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Re: Torsen post for Gary
In a message dated 10/20/99 2:49:02 PM Central Daylight Time,
> My question is very basic, really. Stan says that it
> differentiates at the BR, 885140 seems to say that the torque
> split is variable when differentiating. You say they're both
> right. How's that? I don't care about the inputs, the Torsen
> doesn't care or "know" where they came from (slip vs traction),
> I'm just concerned with the device's outputs.
Stan's paper is for rwd and fwd applications arguing traction, specifically,
where relative slip angles (to the wheels with a common axle) are a constant.
They are a variable in a center diff.
Look at it this way Eric, Stan says that differentiation means torque split
is maximum BR in a single axle. What this means is that indeed torsen slip
is figured into the turning radius of the car (your point). The problem
becomes when you have crossed the axle where torque is allocated between a
set of steering wheels, and a set of non steering wheels. Now, Relative slip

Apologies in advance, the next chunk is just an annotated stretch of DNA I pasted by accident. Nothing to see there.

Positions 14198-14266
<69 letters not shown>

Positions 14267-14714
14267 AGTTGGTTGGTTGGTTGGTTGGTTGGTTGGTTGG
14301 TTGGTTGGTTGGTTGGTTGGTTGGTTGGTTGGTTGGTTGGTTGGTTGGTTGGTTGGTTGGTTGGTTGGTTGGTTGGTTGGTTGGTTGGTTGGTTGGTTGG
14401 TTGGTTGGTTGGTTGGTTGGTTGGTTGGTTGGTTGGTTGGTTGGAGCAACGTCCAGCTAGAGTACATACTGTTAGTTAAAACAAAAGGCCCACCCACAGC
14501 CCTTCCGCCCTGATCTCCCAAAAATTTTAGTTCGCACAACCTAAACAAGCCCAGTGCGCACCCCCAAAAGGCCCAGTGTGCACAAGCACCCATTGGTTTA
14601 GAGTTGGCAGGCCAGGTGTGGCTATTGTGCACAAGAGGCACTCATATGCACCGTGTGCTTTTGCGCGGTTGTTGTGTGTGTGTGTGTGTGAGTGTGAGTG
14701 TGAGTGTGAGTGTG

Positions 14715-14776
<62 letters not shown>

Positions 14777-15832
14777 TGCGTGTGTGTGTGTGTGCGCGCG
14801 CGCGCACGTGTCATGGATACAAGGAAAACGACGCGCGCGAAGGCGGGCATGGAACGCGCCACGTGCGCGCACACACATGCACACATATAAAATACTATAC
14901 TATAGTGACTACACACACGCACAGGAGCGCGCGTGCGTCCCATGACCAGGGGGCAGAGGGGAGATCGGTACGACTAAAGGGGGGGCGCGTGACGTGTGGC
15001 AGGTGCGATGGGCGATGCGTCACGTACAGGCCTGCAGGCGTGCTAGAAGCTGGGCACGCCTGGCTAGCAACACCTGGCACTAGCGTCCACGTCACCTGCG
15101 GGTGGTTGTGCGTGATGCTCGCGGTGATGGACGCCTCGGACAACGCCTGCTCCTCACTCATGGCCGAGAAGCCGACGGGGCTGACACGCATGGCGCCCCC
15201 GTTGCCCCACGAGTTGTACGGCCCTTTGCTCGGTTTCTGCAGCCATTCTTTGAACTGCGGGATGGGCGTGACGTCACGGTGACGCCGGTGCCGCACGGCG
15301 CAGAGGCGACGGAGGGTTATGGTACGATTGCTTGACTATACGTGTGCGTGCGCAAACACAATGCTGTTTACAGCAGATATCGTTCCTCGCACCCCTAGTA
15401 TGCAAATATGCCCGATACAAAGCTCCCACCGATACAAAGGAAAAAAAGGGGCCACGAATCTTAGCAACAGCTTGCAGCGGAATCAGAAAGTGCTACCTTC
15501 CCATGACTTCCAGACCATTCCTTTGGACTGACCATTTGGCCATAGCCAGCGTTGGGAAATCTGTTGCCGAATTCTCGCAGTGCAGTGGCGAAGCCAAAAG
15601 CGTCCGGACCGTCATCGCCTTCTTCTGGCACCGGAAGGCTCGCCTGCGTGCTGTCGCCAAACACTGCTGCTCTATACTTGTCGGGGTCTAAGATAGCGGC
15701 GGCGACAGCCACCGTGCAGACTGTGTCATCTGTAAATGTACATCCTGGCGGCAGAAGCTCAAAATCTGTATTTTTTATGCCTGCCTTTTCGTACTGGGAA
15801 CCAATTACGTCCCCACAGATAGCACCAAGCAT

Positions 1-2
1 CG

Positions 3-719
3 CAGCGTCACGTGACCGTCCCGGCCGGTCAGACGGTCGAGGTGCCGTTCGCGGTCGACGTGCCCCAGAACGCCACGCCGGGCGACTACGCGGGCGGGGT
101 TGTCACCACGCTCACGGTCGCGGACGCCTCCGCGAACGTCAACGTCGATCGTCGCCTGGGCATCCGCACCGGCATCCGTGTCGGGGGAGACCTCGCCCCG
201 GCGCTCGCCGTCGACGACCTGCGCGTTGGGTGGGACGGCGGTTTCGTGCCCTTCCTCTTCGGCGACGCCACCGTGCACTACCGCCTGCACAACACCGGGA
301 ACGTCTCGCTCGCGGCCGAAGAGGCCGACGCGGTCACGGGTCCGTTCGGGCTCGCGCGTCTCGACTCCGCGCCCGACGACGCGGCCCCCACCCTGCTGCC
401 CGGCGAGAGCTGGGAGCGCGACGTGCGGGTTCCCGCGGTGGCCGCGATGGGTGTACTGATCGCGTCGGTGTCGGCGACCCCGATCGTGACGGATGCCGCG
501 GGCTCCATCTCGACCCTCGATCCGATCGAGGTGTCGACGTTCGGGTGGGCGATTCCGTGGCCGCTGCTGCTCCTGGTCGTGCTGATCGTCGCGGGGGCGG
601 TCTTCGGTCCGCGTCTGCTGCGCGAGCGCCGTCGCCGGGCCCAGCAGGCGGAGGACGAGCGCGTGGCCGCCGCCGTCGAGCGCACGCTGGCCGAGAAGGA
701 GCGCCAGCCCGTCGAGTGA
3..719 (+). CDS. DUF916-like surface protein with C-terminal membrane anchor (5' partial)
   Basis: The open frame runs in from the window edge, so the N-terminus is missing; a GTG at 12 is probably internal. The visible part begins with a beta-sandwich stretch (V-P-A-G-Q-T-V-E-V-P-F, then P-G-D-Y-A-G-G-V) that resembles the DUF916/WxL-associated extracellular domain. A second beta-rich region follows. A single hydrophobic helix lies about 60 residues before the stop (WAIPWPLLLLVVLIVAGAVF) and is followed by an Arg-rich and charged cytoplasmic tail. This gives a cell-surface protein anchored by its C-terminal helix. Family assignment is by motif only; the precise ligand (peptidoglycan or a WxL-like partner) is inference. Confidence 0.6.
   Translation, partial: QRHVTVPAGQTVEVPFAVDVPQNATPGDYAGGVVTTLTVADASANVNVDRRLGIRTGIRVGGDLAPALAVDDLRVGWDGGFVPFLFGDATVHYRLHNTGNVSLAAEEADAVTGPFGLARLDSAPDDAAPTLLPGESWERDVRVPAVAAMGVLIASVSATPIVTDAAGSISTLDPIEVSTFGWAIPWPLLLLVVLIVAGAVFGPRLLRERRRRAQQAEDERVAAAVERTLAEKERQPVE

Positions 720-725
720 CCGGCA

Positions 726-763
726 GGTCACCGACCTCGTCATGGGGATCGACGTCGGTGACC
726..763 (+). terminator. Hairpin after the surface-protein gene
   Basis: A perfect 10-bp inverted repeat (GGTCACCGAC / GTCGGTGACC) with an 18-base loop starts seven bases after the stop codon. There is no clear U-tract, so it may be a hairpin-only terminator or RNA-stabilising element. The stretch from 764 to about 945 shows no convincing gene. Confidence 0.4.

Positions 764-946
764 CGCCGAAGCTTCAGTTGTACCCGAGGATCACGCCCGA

should be figured (but we know it's not, cuz that's a major wheelbase
argument, remember the Urq and the v8 use the same torsen, I might jump and
say *all* are the same BR) so that each audi torsen car can turn without
changing torque allocation. That's just not the case, 885140, or just turn
your wheel to full lock and accelerate.
It should be noted that even if you can show an rwd or fwd axle that does
allocate torque based on slip angle differences in a single axle (BR max by
turning radius), you need to go to the "next" step, what is the resultant
chassis behavior. In rwd U or O won't change regardless of TBR, and in fwd U
or O won't change regardless of TBR applied. In a Torsen CENTER application,
U and O change exactly because of TBR applied.
The difference between a locker and a torsen, is that a torsen can allocate
torque output to the rear, the locker can't. This is KEY to understanding
slip. The reason a locker U's all the time is that the locker will spin the
tires that are overloaded (in this case the ones with less weight and
turning), cuz it can't change allocation torque, it has no Bias Ratio to do
so, all inputs result in the same output. So slip front to rear increases
disproportionately in a locker, the fronts accelerating will *always* lose
traction first, cuz they have to support steering and traction loads with
less weight than the rears. This applies in a straight line, a turn, a
slide, a correction, any cf (constant). The only time it doesn't satisfy
that rule, is when you have differing cf, or raise a wheel. However, if you
only raise one wheel (as in cornering on high cf) the steering ability just
decreased by 50%, which then increases the understeer.
Eric, all this information is available in 885140.